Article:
The Special Tribunal for Lebanon was set up to investigate the explosion that occurred on 14 February 2005, which killed former Lebanese Prime Minister Rafik Hariri. The same month of the explosion the United Nations secretary-general sent a team to investigate the causes of the explosion. The investigation report recommended setting up an independent international investigation. Two years after the attack, the United Nations and the Lebanese government signed an agreement to form the STL. The STL is a unique international organization in that it is not a UN court, but is its own judicial organization.
Currently, there are four accused being tried in absentia for the attack that killed Prime Minister Rafik Hariri. Those four being tried include Hussein Hassan Oneissi, Salim Jamil Ayyash, Assad Hassan Sabra, and Hassan Habib Merhi. The four are connected to a powerful militant group in Lebanon called Hezbollah. Prosecutors filed indictments against the four in 2011, and investigations against them have been ongoing.
Fun fact: The building used to be home to the Dutch General Intelligence and Security Service. And what is now the courtroom was once a basketball court.
The organization has four organs: Chambers, the Office of the Prosecutor, the Defense Office, and the Registry. I work for the Registry. The Registry is called the engine of the tribunal because it takes on many important roles. The Registry is not only responsible for court management but also administrative duties. Working for the Registry has been a great experience because, as an intern, I have come to appreciate what it means to ensure that court proceedings are run efficiently. Chambers is divided into three sections: the pre-trial chamber, trial chamber, and the appeals chamber. The judges that compose Chambers include Lebanese and international judges. You can learn more about the other two organs by visiting the following link: https://www.stl-tsl.org/en/about-the-stl/structure-of-the-stl/the-office-of-the-prosecutor.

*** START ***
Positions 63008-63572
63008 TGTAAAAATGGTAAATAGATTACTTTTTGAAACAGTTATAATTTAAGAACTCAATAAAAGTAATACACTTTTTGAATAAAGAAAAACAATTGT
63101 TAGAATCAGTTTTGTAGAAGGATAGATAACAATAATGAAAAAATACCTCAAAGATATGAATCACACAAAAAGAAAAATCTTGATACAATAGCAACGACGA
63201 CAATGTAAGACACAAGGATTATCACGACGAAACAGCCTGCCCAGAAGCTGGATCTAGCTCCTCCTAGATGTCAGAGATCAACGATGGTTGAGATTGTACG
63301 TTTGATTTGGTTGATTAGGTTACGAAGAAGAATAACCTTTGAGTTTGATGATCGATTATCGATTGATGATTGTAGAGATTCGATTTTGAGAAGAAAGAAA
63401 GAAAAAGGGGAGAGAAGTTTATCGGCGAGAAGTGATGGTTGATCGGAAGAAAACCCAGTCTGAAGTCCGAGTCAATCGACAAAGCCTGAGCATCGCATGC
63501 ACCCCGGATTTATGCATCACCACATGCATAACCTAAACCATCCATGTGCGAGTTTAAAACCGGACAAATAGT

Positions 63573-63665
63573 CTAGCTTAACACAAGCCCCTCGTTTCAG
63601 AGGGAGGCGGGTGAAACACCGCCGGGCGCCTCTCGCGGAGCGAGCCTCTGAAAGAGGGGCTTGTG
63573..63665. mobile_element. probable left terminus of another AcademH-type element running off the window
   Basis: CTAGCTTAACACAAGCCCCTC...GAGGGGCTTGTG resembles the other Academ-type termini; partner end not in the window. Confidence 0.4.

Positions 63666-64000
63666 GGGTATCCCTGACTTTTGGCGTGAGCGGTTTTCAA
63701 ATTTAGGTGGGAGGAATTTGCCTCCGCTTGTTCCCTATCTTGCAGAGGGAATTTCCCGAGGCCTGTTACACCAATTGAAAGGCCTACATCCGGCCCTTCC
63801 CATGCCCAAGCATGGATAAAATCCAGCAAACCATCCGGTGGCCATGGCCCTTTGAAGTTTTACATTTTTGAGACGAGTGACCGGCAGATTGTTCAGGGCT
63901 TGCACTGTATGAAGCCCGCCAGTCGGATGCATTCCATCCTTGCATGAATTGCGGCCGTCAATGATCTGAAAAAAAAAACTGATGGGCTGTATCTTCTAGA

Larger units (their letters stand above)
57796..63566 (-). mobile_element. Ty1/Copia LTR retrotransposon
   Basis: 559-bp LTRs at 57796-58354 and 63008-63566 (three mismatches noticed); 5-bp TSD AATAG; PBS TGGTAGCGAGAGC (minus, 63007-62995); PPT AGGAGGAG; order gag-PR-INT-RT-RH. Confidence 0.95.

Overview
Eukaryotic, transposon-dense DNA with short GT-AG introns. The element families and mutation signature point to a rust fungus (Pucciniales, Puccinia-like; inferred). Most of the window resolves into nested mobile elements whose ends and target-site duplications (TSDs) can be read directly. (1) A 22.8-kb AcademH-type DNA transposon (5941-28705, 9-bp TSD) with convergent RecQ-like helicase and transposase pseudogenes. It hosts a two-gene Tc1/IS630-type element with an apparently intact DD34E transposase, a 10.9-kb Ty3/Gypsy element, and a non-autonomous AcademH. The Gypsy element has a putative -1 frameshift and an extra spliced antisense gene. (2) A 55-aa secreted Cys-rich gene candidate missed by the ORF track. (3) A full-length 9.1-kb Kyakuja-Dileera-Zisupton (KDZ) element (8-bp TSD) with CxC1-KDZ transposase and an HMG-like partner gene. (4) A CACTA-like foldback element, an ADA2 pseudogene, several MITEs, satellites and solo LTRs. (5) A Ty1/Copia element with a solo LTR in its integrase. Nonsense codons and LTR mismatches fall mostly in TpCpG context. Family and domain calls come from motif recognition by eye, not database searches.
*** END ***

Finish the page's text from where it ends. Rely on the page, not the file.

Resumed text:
While working for STL, I also had the opportunity to visit the International Criminal Court. My supervisor scheduled a time when another intern and I could visit the ICC. We got a tour of the ICC, learned about the history of the ICC, and had the opportunity to sit in on some court hearings. The STL has a good outreach program. During one of the workdays, I had the chance to meet some Lebanese law students who were visiting the STL to learn more about how the organization is set up. The students were given the opportunity to ask questions while the legal officers gave presentations about each organ of the organization.
I work with a great team. They are all very supportive and helpful. One of the many things I like about working for this organization is that I get to work with people who are multilingual. The section I work with include staff who speak Arabic, French, and English. When I am working on a task, I usually hear people speaking in different languages. Sometimes I work on projects that include some Arabic or French translations, and because I am not fluent in either of those two languages, it is helpful to ask one of my coworkers for some translation help. The court’s official languages are French, Arabic, and English, so meeting someone who is fluent in all or even two is not usually an issue.
So far, I have had an incredible time working here, and I have met experienced and talented people. I am going to make the most out of the time I have left remaining. Cheers, until next time!